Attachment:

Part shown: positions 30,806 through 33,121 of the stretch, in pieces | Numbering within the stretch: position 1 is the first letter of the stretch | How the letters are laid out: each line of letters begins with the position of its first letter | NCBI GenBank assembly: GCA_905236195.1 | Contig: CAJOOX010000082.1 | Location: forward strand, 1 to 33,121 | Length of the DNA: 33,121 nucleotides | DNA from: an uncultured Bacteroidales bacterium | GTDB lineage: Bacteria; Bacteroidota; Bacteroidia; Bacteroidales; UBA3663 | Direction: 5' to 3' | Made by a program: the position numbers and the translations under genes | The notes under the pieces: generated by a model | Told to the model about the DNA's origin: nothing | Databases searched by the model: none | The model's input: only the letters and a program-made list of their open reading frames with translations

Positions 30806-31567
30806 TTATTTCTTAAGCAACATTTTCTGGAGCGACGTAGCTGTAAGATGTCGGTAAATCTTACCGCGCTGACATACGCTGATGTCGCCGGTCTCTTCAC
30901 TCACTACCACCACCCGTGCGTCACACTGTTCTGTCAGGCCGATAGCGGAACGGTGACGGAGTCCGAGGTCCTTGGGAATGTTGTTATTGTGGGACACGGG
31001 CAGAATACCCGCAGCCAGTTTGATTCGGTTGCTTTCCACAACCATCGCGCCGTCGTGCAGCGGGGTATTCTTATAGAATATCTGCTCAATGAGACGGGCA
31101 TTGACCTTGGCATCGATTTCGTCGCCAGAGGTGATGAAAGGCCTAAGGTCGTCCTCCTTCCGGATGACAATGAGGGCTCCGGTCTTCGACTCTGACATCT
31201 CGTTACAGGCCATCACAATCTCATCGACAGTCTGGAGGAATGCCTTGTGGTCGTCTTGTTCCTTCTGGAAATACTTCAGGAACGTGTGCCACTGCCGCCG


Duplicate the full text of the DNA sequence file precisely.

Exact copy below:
Part shown: positions 30,806 through 33,121 of the stretch, in pieces | Numbering within the stretch: position 1 is the first letter of the stretch | How the letters are laid out: each line of letters begins with the position of its first letter | NCBI GenBank assembly: GCA_905236195.1 | Contig: CAJOOX010000082.1 | Location: forward strand, 1 to 33,121 | Length of the DNA: 33,121 nucleotides | DNA from: an uncultured Bacteroidales bacterium | GTDB lineage: Bacteria; Bacteroidota; Bacteroidia; Bacteroidales; UBA3663 | Direction: 5' to 3' | Made by a program: the position numbers and the translations under genes | The notes under the pieces: generated by a model | Told to the model about the DNA's origin: nothing | Databases searched by the model: none | The model's input: only the letters and a program-made list of their open reading frames with translations

Positions 30806-31567
30806 TTATTTCTTAAGCAACATTTTCTGGAGCGACGTAGCTGTAAGATGTCGGTAAATCTTACCGCGCTGACATACGCTGATGTCGCCGGTCTCTTCAC
30901 TCACTACCACCACCCGTGCGTCACACTGTTCTGTCAGGCCGATAGCGGAACGGTGACGGAGTCCGAGGTCCTTGGGAATGTTGTTATTGTGGGACACGGG
31001 CAGAATACCCGCAGCCAGTTTGATTCGGTTGCTTTCCACAACCATCGCGCCGTCGTGCAGCGGGGTATTCTTATAGAATATCTGCTCAATGAGACGGGCA
31101 TTGACCTTGGCATCGATTTCGTCGCCAGAGGTGATGAAAGGCCTAAGGTCGTCCTCCTTCCGGATGACAATGAGGGCTCCGGTCTTCGACTCTGACATCT
31201 CGTTACAGGCCATCACAATCTCATCGACAGTCTGGAGGAATGCCTTGTGGTCGTCTTGTTCCTTCTGGAAATACTTCAGGAACGTGTGCCACTGCCGCCG